Important summary of this section
Due to resource constraints or other limitations, some ports or firmware versions may not include all the functionality documented here.
To allow for extensibility, the built-in modules can be extended from Python code loaded onto the device.
This chapter describes modules (function and class libraries) which are built into MicroPython. This documentation in general aspires to describe all modules and functions/classes which are implemented in the MicroPython project. However, MicroPython is highly configurable, and each port to a particular board/embedded system may include only a subset of the available MicroPython libraries.
With that in mind, please be warned that some functions/classes in a module (or even the entire module) described in this documentation may be unavailable in a particular build of MicroPython on a particular system. The best place to find general information of the availability/non-availability of a particular feature is the “General Information” section which contains information pertaining to a specific MicroPython port.
On some ports you are able to discover the available, built-in libraries that can be imported by entering the following at the REPL:
Beyond the built-in libraries described in this documentation, many more modules from the Python standard library, as well as further MicroPython extensions to it, can be found in micropython-lib.
Python standard libraries and micro-libraries¶
The following standard Python libraries have been “micro-ified” to fit in with the philosophy of MicroPython. They provide the core functionality of that module and are intended to be a drop-in replacement for the standard Python library.
array– arrays of numeric data
binascii– binary/ASCII conversions
builtins– builtin functions and exceptions
cmath– mathematical functions for complex numbers
collections– collection and container types
errno– system error codes
gc– control the garbage collector
hashlib– hashing algorithms
heapq– heap queue algorithm
io– input/output streams
json– JSON encoding and decoding
math– mathematical functions
os– basic “operating system” services
random– generate random numbers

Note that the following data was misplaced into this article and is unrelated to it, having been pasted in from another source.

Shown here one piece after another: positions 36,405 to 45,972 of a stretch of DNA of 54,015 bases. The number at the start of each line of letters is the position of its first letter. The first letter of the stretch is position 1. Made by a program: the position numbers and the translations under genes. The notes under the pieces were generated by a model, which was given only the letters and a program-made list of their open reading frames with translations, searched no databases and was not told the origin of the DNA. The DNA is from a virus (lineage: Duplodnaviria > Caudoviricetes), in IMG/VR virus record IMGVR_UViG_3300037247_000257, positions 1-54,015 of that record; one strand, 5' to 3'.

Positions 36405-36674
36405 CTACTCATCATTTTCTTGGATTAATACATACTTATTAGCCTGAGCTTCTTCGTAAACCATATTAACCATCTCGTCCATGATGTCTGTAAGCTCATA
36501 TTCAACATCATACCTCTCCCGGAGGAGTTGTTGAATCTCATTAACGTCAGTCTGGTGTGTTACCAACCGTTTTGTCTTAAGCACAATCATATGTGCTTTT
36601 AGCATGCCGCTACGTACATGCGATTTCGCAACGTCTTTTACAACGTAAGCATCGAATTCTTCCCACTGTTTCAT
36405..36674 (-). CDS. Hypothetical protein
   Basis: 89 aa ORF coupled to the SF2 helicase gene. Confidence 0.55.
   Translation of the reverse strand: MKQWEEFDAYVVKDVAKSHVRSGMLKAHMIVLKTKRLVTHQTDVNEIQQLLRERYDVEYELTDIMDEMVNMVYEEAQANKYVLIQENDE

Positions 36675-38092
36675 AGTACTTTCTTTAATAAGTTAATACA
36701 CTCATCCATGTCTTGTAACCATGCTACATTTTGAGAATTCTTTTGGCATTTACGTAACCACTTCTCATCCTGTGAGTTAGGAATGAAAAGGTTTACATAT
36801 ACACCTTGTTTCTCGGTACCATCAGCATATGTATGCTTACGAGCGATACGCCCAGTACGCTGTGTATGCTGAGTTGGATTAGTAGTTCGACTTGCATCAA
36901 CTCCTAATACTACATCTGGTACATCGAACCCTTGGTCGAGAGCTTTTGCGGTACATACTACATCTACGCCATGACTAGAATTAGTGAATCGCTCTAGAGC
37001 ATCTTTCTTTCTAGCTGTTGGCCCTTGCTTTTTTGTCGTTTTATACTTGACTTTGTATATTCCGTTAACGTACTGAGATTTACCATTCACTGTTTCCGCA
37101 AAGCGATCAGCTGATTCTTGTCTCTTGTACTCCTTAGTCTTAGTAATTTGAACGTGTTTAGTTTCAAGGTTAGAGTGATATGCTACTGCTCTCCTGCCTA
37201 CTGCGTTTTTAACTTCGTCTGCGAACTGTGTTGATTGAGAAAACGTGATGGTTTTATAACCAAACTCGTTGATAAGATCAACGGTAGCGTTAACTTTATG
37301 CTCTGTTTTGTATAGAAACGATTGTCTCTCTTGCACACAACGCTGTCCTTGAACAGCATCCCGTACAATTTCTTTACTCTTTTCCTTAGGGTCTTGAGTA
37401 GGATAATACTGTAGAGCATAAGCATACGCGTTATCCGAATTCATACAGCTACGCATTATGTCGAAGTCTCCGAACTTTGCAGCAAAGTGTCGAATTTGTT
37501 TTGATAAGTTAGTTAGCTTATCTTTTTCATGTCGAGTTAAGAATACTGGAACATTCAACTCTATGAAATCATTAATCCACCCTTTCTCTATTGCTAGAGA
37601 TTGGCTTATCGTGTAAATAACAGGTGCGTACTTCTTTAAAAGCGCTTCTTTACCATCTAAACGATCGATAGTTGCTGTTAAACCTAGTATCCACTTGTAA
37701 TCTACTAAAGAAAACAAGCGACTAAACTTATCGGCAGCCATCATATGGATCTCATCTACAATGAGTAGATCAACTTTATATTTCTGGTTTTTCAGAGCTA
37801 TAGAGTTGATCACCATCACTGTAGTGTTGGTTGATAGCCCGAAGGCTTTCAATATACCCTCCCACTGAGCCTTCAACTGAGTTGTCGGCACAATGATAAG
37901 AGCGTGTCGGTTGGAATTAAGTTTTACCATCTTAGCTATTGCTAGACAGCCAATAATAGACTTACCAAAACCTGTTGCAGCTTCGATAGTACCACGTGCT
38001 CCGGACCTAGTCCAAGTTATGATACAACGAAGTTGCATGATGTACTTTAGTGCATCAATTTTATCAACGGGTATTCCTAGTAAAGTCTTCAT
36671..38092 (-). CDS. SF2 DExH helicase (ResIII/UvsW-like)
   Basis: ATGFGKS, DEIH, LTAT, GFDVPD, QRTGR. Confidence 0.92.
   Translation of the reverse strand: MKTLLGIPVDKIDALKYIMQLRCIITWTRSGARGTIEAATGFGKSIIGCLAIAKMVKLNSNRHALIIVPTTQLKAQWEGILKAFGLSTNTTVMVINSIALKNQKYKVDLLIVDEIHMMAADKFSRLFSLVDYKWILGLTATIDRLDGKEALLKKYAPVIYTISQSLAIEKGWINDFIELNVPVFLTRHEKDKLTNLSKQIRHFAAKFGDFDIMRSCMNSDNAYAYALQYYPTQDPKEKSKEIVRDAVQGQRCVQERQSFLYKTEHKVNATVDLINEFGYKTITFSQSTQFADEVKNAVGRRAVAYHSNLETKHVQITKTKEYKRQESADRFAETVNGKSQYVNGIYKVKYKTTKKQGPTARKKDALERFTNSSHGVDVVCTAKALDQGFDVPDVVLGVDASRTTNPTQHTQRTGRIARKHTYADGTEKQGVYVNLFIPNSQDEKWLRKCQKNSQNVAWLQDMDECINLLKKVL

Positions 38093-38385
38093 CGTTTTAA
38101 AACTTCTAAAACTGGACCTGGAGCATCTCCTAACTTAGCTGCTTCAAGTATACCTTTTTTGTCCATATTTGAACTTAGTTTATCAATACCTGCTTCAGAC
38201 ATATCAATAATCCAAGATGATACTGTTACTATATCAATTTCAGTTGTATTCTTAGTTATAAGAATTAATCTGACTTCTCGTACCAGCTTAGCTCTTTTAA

re– simple regular expressions
select– wait for events on a set of streams
socket– socket module
ssl– SSL/TLS module
struct– pack and unpack primitive data types
sys– system specific functions
time– time related functions
uasyncio— asynchronous I/O scheduler
zlib– zlib decompression
_thread– multithreading support
Functionality specific to the MicroPython implementation is available in the following libraries.
bluetooth— low-level Bluetooth
btree– simple BTree database
cryptolib– cryptographic ciphers
framebuf— frame buffer manipulation
machine— functions related to the hardware
micropython– access and control MicroPython internals
neopixel— control of WS2812 / NeoPixel LEDs
network— network configuration
uctypes– access binary data in a structured way
In some cases the following port/board-specific libraries have functions or
classes similar to those in the
machine library. Where this occurs, the
entry in the port specific library exposes hardware functionality unique to
Libraries specific to the pyboard¶
The following libraries are specific to the pyboard.
pyb— functions related to the board
stm— functionality specific to STM32 MCUs
lcd160cr— control of LCD160CR display
Libraries specific to the WiPy¶
The following libraries and classes are specific to the WiPy.
wipy– WiPy specific features
- class ADCWiPy – analog to digital conversion
- class ADCChannel — read analog values from internal or external sources
- class TimerWiPy – control hardware timers
- class TimerChannel — setup a channel for a timer
Libraries specific to the ESP8266 and ESP32¶
The following libraries are specific to the ESP8266 and ESP32.
Libraries specific to the RP2040¶
The following libraries are specific to the RP2040, as used in the Raspberry Pi Pico.
Libraries specific to Zephyr¶
The following libraries are specific to the Zephyr port.
Extending built-in libraries from Python¶
In most cases, the above modules are actually named
umodule rather than
module, but MicroPython will alias any module prefixed with a
u to the
u version. However a file (or frozen module) named
module.py will take precedence over this alias.
This allows the user to provide an extended implementation of a built-in library
(perhaps to provide additional CPython compatibility). The user-provided module
module.py) can still use the built-in functionality by importing
umodule directly. This is used extensively in micropython-lib. See
Distribution packages, package management, and deploying applications for more information.
This applies to both the Python standard libraries (e.g.
but also the MicroPython libraries too (e.g.
The main exception is the port-specific libraries (
Other than when you specifically want to force the use of the built-in module, we recommend always using ``import module`` rather than ``import umodule``.